What is Polkadot?
Polkadot is a blockchain of blockchains.
Ok let’s expand upon that concept. Polkadot aims to be a platform for building blockchains.
And the blockchains that are built on Polkadot communicate with each other.
These two features and the fact that it is backed by key people from the crypto space make Polkadot a very powerful player in the crypto ecosystem
First, let’s explore the building part.
To build a blockchain from scratch requires a lot of effort and time.
Think of this as being similar to putting together a prefabricated house.
In a similar manner, developers who wish to build a blockchain do not need to reinvent the wheel. The efficiencies gained by building on Polkadot make it a very attractive proposition.
The most important component that Polkadot offers is security. Top end security is one of the best freebies that Polkadot packages into its offering.
How Polkadot ensures security
Polkadot uses proof of stake as a means to secure the network.
Huh? What does that mean?
Well you have probably read about how Bitcoin is secured by proof-of-work i.e. electrical energy and computing power that people who validate the transactions invest in for a fee.
With polkadot, validators invest capital.
If a validator tries to do something dodgy they lose their capital.
This incentivizes the validator to remain trustworthy.
Proof of stake is not unique to Polkadot. For example Ethereum is also planning to move to proof of stake as a more efficient and more eco friendly validation method.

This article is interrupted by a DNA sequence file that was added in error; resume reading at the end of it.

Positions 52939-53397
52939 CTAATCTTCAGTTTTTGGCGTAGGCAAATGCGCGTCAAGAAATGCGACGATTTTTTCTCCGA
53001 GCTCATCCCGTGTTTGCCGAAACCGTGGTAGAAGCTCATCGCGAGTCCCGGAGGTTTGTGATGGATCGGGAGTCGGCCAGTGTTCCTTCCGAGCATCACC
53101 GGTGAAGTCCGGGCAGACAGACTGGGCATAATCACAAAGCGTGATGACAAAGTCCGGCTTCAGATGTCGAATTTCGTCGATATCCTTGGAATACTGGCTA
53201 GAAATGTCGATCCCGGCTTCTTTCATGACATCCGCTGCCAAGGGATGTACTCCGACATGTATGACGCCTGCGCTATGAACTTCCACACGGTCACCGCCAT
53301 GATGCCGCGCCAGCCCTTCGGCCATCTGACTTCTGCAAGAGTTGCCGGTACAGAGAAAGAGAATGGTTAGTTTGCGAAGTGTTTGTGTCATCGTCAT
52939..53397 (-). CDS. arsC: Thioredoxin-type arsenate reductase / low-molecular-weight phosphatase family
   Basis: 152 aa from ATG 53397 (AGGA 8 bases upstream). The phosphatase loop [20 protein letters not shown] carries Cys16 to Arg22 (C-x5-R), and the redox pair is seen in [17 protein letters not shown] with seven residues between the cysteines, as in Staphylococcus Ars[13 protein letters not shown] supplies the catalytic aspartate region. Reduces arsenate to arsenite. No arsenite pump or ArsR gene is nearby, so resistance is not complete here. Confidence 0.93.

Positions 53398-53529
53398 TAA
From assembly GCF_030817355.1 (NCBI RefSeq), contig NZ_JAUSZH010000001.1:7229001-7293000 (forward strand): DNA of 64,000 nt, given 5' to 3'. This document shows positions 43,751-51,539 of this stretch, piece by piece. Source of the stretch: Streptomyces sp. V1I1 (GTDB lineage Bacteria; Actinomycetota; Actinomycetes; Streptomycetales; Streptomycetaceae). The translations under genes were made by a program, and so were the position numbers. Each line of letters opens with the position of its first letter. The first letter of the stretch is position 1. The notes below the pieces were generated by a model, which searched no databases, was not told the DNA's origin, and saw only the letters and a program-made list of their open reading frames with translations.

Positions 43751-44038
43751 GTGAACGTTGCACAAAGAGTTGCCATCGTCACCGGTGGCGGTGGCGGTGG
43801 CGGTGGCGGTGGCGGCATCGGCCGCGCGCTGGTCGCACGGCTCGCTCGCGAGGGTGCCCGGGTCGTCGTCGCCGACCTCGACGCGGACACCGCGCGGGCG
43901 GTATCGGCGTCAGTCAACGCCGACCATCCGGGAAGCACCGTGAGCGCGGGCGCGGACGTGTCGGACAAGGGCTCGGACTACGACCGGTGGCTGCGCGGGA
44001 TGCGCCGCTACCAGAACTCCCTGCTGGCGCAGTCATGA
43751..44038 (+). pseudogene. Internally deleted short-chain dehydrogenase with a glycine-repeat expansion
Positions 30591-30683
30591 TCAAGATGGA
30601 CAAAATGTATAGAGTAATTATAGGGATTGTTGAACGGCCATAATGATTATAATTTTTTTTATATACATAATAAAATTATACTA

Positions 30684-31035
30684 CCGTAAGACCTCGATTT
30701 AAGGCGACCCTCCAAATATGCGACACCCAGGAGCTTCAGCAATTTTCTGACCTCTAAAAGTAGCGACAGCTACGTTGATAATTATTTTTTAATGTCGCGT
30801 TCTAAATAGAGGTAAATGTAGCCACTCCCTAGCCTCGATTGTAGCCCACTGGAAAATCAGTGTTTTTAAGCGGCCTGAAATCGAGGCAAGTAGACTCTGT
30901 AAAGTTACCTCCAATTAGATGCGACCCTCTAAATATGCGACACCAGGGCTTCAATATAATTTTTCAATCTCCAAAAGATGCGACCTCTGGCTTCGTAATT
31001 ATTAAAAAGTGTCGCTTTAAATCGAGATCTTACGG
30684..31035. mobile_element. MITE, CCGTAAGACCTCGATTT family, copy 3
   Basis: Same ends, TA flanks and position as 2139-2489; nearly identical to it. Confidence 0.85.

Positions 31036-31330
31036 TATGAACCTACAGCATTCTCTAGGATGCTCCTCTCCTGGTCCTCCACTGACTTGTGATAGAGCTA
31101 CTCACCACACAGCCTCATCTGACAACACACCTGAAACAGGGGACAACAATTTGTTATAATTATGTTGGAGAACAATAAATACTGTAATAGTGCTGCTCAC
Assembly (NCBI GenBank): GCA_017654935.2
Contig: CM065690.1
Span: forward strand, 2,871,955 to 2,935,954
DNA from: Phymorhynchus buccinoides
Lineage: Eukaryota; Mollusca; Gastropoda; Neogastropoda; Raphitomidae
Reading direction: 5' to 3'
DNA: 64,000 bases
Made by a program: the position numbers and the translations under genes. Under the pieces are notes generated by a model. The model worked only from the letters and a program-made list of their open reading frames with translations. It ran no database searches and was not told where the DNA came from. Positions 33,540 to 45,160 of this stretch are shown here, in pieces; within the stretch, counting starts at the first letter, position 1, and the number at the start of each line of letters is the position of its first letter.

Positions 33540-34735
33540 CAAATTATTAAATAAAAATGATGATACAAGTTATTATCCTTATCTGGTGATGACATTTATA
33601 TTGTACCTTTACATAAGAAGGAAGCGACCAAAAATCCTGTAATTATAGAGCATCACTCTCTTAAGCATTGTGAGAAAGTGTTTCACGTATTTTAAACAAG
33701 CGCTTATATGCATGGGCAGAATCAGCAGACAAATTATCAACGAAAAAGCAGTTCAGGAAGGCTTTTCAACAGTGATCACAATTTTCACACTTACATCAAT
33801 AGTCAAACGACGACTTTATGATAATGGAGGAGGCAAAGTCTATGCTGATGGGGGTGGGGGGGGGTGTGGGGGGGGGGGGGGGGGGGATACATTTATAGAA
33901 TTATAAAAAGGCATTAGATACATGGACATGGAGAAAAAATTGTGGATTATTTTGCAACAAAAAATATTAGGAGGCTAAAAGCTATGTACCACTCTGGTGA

If this is news to you then I recommend you read “What is Ethereum“.
There are going to be about 1000 validators for Polkadot and people who have bought the Polkadot token (DOT) can give it to one of these validators to stake it for a return (currently about 10% / year).
What is unique about Polkadot is that you do not have to garner support and create the whole ecosystem of miners or validators from scratch like Satoshi Nakamoto did when they deployed Bitcoin.
Validators are already there on the Polkadot mainframe waiting to validate transactions on your blockchain.
Polkadot crypto explained: Interoperability
Let’s explore the fact that blockchain ledgers can communicate with each other. T
he first blockchain was Bitcoin. Bitcoin is great! With a first mover advantage it has grown in scale and has a very powerful network effect: you have bitcoin, I have bitcoin, we all have bitcoin.